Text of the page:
Reason #390 Why The ’80’s Didn’t Suck: North Of A Miracle
My daughter is fast approaching her awkward teenage years, so I thought it best to go through my library of music and pick out a few angst ballads/epics and make her a few mix-discs. Everything was going along swimmingly (a Cure song here, a Joy Division one there…) until I happened upon Whistle Down The Wind by Nick Heyward, former frontman and chief songwriter of Haircut 100. I found myself entranced, not necessarily by the song (although it is a fine example of ’80’s pop) but by the production, which sounded incredible! I immediately went to allmusic to see what genius produced this song and it’s parent album, the solo debut, North Of A Miracle. Well well well. The genius in question was none other than Geoff Emerick, he of the Beatles family of sound magicians!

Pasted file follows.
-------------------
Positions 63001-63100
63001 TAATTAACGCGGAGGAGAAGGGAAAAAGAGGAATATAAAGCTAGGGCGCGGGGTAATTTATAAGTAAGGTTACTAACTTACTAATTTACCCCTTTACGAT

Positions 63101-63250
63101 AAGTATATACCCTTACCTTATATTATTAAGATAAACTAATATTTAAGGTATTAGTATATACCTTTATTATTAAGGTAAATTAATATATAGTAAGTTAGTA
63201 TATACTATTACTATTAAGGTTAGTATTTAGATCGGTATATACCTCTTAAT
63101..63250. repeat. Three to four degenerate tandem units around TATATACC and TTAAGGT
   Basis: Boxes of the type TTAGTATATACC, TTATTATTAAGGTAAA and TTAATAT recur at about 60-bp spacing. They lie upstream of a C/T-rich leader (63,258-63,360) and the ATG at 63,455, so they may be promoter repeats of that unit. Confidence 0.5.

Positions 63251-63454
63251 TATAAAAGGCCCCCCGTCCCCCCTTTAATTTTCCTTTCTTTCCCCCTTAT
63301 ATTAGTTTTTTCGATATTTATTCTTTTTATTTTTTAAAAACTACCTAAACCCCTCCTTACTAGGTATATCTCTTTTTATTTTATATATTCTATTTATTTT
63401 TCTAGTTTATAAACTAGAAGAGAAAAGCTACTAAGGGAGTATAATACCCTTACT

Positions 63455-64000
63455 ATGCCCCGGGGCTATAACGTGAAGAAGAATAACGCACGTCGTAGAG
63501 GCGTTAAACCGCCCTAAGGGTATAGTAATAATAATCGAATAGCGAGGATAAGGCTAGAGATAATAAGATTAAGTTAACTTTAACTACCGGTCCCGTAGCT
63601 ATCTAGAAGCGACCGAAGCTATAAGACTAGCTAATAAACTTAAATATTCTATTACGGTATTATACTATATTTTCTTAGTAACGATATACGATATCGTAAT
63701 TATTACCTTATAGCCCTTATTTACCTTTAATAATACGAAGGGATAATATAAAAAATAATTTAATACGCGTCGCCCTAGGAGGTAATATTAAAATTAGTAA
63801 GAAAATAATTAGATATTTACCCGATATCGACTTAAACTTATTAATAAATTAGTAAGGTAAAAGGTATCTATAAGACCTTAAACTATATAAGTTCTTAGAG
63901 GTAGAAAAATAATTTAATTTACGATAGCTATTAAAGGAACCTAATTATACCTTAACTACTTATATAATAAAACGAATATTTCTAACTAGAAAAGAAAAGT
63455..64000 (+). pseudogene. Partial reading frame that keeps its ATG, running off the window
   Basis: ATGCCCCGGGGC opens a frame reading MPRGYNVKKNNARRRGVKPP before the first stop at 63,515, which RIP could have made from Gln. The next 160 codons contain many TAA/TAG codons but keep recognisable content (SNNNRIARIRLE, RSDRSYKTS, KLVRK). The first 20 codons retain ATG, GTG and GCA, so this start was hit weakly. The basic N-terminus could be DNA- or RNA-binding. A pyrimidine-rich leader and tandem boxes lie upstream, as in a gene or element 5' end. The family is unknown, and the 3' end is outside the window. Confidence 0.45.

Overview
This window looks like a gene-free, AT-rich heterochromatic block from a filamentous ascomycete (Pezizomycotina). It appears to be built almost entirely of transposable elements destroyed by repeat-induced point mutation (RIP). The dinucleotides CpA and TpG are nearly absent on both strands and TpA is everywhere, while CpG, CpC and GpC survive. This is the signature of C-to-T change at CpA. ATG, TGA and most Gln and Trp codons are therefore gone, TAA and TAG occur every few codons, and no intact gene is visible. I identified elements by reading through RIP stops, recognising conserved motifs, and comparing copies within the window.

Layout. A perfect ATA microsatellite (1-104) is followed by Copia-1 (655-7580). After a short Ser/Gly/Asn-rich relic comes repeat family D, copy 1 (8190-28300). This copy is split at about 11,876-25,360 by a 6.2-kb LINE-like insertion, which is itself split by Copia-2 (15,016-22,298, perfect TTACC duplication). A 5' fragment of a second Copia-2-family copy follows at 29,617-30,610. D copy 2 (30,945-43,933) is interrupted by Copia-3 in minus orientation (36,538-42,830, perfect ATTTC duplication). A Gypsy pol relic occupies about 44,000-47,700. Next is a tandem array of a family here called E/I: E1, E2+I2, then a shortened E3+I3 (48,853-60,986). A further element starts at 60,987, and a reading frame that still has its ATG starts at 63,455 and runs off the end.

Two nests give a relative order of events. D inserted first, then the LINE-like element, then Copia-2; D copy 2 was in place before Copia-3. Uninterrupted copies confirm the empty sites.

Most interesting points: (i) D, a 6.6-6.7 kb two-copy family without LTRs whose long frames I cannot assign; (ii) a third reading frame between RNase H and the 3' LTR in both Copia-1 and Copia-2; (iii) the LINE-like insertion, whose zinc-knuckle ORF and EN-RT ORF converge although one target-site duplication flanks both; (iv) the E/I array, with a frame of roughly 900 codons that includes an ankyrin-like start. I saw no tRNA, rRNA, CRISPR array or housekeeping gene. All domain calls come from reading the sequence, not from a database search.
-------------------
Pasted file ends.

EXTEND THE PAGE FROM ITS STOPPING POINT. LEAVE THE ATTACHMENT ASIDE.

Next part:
I jump out of my seat and run over to the rows of CD’s in my music library and slide North Of A Miracle out of its dusty slot (alpha, chronological, natch!) and slip it in the player. This, I think, is a pretty damn fine little pop gem! It sounds a little like Pelican West (the aforementioned Haircut 100 album), but more like McCartney circa Revolver, especially given the prominence of the horns. Blue Hat For A Blue Day, When It Started To Begin, On A Sunday and the rest sound absolutely current, which is the thing about this album that surprised me the most upon revisiting. Absolutely no synthesizers were used, nor those dreaded gated drum machine sounds, thankfully. Give it a spin, it’s good. Still.
I ended up putting 2 songs from this album of the first mix-CD for my daughter, just in case you were wondering.